As a Ph.D. candidate at Harvard studying abroad in Pisa, Mary L. DiSalvo, the language Support Manager and IT Liaison for the Language Center, struggled to find Italian language learning partners. She ended up having to “spam the Ph.D. list” trying to find a language exchange buddy interested in both practicing English with her and helping her improve her Italian. While she did eventually find language exchange partners, it was more difficult than expected and prompted her to consider ways to make the search easier for others.
Upon her return to Harvard, she started the Language Exchange Program within the Language Center to allow Harvard affiliates to find partners more easily than she did. The center pairs Harvard affiliates that speak their partner’s target language, aiming to provide Harvard affiliates with “the possibility of practicing informal conversation with a partner who speaks their target language.” As a recipient of the 2022 Culture Lab Innovation Fund, the exchange has $12,000 of extra funding to expand its reach.
DiSalvo says the Language Exchange program is meant to supplement classroom-based language learning, serving as a “bridge” to introduce students to “new possibilities” outside the classroom.
DiSalvo highlights the program’s wide array of available languages as a strength that differentiates it from other language practice programs on campus: “Where are you going to find a Romanian [language] table?”
She also believes that the program is uniquely set up to accelerate language learning because of its flexibility. Participants are able to coordinate with their language partner to fit with their schedule. DiSalvo tries to streamline the process as much as possible — no feedback forms, no training, no oversight, just the language exchange that participants set up themselves. She says this keeps the program “autonomous” and prevents it from feeling like homework.
A decentralized process like this could be a double-edged sword — while it does reduce stress on the users, it could also lead to limited oversight on the program’s efficacy and user experience. When asked if the program has other forms of oversight, DiSalvo says, “There’s certainly the future possibility of making some things much more guided ... I don’t think we’re there quite yet, although that’s certainly something that could be on the horizon.”
This program seeks to remedy what DiSalvo sees as a broader problem: that students often underestimate the value of learning a new language. She says many undergraduates try to avoid taking language classes by testing out of the requirement; when students “just want to get that degree and get out into the workforce” without taking advantage of Harvard’s language classes, she thinks they are squandering a rare opportunity.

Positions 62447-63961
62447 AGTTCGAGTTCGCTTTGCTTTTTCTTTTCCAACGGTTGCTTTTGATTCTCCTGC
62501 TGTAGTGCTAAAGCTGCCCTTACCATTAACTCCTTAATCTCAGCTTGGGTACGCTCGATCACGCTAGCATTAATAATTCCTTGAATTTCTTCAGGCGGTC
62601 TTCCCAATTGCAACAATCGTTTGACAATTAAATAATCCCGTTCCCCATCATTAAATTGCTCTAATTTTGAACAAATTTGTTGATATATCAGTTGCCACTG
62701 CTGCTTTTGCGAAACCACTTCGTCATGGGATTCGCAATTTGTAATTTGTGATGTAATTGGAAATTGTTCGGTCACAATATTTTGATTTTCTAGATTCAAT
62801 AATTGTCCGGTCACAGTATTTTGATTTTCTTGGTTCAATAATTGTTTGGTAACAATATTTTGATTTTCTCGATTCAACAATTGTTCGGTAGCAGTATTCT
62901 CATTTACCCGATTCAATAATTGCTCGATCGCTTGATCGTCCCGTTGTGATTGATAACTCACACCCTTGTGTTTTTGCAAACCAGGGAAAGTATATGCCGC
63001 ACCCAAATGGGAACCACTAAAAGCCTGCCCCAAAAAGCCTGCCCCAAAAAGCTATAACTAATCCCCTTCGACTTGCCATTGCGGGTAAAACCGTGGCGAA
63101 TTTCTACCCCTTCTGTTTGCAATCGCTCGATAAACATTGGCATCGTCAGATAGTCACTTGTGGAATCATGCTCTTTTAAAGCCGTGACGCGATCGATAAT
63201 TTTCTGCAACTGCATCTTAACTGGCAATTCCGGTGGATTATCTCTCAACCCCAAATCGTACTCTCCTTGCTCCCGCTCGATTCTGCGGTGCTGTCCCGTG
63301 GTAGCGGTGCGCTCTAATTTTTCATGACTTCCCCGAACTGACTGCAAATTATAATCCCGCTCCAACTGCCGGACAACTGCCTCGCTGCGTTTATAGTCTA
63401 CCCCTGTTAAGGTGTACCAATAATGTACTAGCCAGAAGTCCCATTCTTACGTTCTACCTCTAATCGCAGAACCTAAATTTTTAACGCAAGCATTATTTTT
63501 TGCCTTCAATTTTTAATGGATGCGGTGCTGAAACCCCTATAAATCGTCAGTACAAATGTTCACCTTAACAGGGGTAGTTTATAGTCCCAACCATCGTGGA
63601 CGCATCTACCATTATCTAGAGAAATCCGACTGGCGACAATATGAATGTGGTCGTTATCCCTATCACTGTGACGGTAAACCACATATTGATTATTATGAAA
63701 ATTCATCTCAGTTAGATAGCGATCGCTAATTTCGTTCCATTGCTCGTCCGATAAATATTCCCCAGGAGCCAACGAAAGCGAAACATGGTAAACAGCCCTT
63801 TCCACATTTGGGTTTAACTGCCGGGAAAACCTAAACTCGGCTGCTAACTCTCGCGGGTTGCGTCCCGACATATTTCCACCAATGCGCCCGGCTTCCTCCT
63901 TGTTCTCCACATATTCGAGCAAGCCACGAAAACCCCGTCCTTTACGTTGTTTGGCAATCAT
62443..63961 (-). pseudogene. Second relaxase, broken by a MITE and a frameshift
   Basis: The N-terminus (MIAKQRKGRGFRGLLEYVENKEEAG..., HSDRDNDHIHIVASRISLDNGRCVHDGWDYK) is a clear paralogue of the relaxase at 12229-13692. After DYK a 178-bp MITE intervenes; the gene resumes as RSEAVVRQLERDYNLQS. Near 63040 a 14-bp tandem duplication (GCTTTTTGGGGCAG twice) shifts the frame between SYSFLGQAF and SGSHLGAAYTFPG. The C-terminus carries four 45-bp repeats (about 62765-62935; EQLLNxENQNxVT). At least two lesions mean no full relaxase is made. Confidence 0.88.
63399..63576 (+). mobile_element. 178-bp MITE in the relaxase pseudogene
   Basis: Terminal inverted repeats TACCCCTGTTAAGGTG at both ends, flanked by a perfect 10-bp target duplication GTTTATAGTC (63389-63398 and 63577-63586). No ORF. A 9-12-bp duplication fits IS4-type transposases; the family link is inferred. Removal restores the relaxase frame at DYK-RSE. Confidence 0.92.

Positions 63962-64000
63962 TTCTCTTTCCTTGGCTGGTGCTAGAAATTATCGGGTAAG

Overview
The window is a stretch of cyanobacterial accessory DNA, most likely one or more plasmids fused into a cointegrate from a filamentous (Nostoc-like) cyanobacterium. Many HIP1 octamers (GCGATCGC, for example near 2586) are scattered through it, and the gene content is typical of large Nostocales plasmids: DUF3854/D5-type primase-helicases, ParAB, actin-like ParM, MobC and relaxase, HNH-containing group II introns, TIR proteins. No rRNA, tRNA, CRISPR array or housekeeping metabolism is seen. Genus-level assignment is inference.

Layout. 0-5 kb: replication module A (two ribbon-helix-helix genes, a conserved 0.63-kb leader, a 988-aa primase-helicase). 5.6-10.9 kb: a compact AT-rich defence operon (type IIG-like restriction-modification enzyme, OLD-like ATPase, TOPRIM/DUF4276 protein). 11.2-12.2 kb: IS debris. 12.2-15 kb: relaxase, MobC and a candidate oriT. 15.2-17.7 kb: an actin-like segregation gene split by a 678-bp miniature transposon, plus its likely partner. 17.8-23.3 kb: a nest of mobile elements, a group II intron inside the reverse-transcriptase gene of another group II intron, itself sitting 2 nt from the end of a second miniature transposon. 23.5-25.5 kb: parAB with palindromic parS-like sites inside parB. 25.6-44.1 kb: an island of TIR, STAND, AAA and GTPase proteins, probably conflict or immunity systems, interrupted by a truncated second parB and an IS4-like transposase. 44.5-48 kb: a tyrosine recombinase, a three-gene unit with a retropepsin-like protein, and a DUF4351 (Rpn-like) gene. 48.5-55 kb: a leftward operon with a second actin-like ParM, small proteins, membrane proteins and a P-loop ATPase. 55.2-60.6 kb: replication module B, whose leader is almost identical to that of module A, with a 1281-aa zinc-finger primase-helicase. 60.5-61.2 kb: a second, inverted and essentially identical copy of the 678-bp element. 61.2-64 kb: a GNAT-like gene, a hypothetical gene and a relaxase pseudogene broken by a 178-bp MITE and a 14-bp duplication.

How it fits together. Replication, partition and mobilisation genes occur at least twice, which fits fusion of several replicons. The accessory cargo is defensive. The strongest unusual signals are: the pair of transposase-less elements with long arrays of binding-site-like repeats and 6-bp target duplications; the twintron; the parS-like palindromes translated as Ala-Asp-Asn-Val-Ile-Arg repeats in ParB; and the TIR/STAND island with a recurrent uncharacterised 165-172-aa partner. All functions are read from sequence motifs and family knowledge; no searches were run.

Aside from the intrinsic value of learning a new language, DiSalvo says that even a career-oriented student could benefit from the program: “Employers want people who speak different languages,” she says, flagging Spanish and Chinese as examples of languages that are a “huge boon to your CV.”
Beyond facilitating language learning, DiSalvo also aims for the program to build community. DiSalvo prioritized inclusivity when setting up the language exchange, incorporating undergraduate and graduate school students, as well as faculty, alumni, staff, and retired staff.
A greater user base not only brings together people from different stages of life, but also expands the number of potential matches. There are currently around 800 active users and 367 matches within the program, but DiSalvo wants to expand usership to cover less commonly spoken languages.
“It’s a numbers game,” she says. “We really need to get a broad user base in order to make the program successful.”
However, the program is still limited toHarvard affiliates. “I really want to make it a Harvard-only program,” DiSalvo says. “I think we would lose the cultivation of community that I really want to push with this program.” She says that excluding non-Harvard affiliates does not limit accessibility, since the public is able to use publicly available online alternatives.
DiSalvo plans to dedicate extra funds from the 2022 Culture Lab Innovation Fund to expanding usership: “This is definitely the year to get the word out,” DiSalvo says. She also aims to strengthen its existing community so that the program is “not just a DIY virtual experience.” She plans on introducing meetups for current participants.
For busy Harvard students, finding the time to learn a language can be particularly challenging, especially in an environment where studying languages instead of taking other classes can feel risky for career prospects. But perhaps, as the program expands, Harvard students will increasingly find time to incorporate low-commitment language learning into their everyday lives.